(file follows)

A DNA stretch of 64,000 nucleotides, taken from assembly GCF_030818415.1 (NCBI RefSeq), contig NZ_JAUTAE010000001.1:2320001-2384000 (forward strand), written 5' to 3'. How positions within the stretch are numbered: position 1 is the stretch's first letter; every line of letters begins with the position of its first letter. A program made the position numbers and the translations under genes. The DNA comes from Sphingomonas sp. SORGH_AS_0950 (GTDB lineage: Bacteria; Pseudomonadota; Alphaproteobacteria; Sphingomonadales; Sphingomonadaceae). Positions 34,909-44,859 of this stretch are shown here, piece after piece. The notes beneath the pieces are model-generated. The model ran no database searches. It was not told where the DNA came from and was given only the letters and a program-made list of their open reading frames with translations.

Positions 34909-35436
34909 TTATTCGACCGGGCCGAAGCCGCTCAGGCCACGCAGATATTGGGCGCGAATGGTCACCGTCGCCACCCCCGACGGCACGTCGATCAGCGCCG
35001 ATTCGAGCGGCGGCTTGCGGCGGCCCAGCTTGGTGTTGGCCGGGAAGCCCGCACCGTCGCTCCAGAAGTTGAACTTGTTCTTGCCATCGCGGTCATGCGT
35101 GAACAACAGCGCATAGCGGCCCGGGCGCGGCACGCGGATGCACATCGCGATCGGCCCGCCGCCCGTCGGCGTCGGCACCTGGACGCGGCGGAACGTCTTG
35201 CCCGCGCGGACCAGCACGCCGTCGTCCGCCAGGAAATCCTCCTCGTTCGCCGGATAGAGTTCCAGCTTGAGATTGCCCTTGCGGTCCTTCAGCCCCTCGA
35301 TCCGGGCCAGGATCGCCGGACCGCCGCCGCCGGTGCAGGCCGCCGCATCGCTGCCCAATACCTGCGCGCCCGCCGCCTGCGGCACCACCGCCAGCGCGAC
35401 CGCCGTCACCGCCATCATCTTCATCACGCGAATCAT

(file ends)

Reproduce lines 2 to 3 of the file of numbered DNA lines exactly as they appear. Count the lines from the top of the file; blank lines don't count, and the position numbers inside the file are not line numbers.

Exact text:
Positions 34909-35436
34909 TTATTCGACCGGGCCGAAGCCGCTCAGGCCACGCAGATATTGGGCGCGAATGGTCACCGTCGCCACCCCCGACGGCACGTCGATCAGCGCCG